In a preferred embodiment of the invention the diaphragm may be of any suitable monocrystalline semiconductor, and includes at least a strain-sensing element of a similar or dissimilar semiconductive material formed integrally on the diaphragm as by the epitaxial growth or diffusion method or the like. Thus, for a given pressure a stress applied to the strain-sensing element will be equal to that applied to the diaphragm resulting in 'an increase in both output and the sensitivity of the device. 1

Referring now to FIGS. 5 through 7, there is illustrate a semiconductor mechanical-to-electrical' transducer'device constructed in accordance with the teachings. of'the invention. The arrangement illustrated comprises-a disklike diaphragm 21 of any suitable resilient material' uch as a carbon steel and a hollow cylindrical projection 'o'r axial rim 22 extending a short distance fromthe circumferential edge of the diaphragm to form one tray generally designated by the reference numeral 23.-Another disk-like diaphragm 24 composed of any suitable resilient material identical in properties to the material for the diaphragm 21-but thicker than the latter has a hollow cylindrical projection or axial rim 25 similarly extending integrally from the circumferential edge ofthe same to form-other tray generally designated by the reference numeral 215.-

Rigidly attacthed on the internal surface of each-diaphragm 21 and 24 are a plurality of strain-to-electrical energy converting elements 27a and b or 27c and d comprised of any suitable semiconductive materials similar in properties. Theboth trays are, attached to each other with the free end of the rim =22 engaged with the free end of. the other rim 25 to form a closedspace. As shown in FIG. 6, a pair of electrical leads 28 are electrically connected to the both end. faces-ofeach sensing element 27a, b-, c, d and sealed in a commonopening. formed in the rims for connection to sensing means as will be described hereinafter}..-

p g Y i .As an example, the diaphragms 21 and 24 were made of'a-carbon. steel, and the diaphragm .24 had a thickness equal tothree times that-of thediaphragm 21. A single monocrystalline semicondulctive material such as germanium. was cut intowafers havingthe same properties to provide the strain-sensing elements 27a through d. Then a pair of Wafers thus produced were bonded to the internal surface of each diaphragm by any suitable electrically insulating adhesives. a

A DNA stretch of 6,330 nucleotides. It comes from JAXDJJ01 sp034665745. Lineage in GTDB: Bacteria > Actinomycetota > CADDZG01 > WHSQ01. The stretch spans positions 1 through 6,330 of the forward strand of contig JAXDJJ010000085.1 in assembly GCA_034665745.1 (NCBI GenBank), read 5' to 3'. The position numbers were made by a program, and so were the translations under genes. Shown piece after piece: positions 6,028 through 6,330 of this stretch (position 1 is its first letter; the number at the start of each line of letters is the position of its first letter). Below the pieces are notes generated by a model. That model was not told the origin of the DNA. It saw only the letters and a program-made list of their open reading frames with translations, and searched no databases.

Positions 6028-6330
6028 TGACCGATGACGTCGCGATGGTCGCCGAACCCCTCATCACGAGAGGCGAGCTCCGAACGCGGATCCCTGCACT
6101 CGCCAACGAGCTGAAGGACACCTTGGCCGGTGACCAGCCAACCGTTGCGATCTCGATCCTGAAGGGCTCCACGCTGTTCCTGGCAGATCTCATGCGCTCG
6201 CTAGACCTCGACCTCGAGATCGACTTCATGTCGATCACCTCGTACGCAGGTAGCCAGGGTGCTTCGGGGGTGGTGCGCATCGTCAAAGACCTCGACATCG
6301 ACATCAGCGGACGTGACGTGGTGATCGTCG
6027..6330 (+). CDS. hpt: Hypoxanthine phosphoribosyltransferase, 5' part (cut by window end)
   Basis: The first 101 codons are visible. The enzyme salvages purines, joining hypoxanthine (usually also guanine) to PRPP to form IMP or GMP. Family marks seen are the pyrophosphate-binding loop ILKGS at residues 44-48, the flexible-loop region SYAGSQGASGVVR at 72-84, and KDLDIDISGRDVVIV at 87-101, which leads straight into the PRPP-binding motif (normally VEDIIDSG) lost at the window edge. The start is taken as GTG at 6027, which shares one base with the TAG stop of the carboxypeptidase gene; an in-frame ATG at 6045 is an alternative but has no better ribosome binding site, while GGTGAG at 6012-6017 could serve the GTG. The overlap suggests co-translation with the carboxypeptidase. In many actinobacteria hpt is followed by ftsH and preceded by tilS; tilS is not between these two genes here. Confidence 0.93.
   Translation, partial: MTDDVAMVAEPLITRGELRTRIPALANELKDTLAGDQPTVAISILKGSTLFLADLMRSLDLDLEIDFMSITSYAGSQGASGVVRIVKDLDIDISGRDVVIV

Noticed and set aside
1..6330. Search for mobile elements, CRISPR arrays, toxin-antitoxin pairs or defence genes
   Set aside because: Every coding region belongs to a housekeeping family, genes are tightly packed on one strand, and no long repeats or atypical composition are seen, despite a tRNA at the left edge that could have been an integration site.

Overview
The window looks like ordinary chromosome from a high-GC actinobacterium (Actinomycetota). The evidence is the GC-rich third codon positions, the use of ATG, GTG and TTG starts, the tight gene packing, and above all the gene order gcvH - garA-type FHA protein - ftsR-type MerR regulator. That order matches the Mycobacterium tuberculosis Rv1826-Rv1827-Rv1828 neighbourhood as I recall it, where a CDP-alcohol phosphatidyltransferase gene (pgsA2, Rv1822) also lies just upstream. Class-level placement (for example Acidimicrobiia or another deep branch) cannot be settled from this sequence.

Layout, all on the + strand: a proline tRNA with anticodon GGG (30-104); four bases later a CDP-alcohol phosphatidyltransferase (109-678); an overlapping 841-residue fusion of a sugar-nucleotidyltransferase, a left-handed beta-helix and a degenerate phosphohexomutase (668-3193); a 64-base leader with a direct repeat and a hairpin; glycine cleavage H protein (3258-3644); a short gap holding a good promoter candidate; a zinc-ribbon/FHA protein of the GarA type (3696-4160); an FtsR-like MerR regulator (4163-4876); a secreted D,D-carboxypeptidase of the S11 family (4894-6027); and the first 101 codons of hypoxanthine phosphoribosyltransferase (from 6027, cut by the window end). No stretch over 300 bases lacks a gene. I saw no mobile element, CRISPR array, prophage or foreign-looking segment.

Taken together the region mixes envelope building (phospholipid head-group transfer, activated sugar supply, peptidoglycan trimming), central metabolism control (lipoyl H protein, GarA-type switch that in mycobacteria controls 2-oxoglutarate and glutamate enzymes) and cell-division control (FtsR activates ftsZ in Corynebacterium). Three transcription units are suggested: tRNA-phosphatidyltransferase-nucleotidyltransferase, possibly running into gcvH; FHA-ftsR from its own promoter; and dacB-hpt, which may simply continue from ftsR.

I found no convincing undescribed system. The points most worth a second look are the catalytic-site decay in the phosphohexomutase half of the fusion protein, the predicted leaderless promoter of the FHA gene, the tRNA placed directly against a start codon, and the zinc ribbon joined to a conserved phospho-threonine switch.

As previously explained, ,each diaphragm may be preferably made of a mo'nocrystalline semiconductor and have at least one strain-sensing element of a monocrystalline semiconductive material formed integrally thereon in any desired shape as by the epitaxial growth or diffusion method or the like. For exmaple, the diaphragms 21 and 24 in another embodiment each were composed of p type silicon having. a [111] crystallographicorientation along one diameter thereof. In this case, the thicker diaphragm had a thicknessequal to three times that of the thinner one. A pair of sensing-elements 27a and b or 270 and d were produced on the internal surface of the diaphragm in the [111] crystallographic direction of the latter by the epitaxial growth'or diffusion process. .Then attached to both ends ofeach strain-sensing element were a pair of terminals 28' of any suitable electrically conductive material such as goldin nonrectifying contact therewith by any suitable kpownprocess with the length substantially equal to the width of the element. Each of the terminals 28' had attached thereto a lead 28.

Both trays 23' and 26 including respectively the circumferential rims 22 and 25, the diaphragms 21 and 24 and a plurality of transducer elements 27a, b and 27c, d formed in either of the manners as, abovedescribed can now be connected and hermetically sealed. to each other such that the rims 22 and 25 contact each other. The leads 28 extend through the opening 29 the rims and then the opening is closed with any suitable tilled material such as an extoxyline resin marketed as Araldite (Trade Mark) to form an enclosed device. -It desired, a hollow pipe 30 may be sealed in the opening 29 for a purpose as will be apparent hereinafter. a

The leads 28 can be utilized to connect the strainsensing elements 27a through d in a bridge type electrical circuit as shown in FIG. 8. In FIG. 8 the bridge circuit has four arms including the strain-sensing elements, one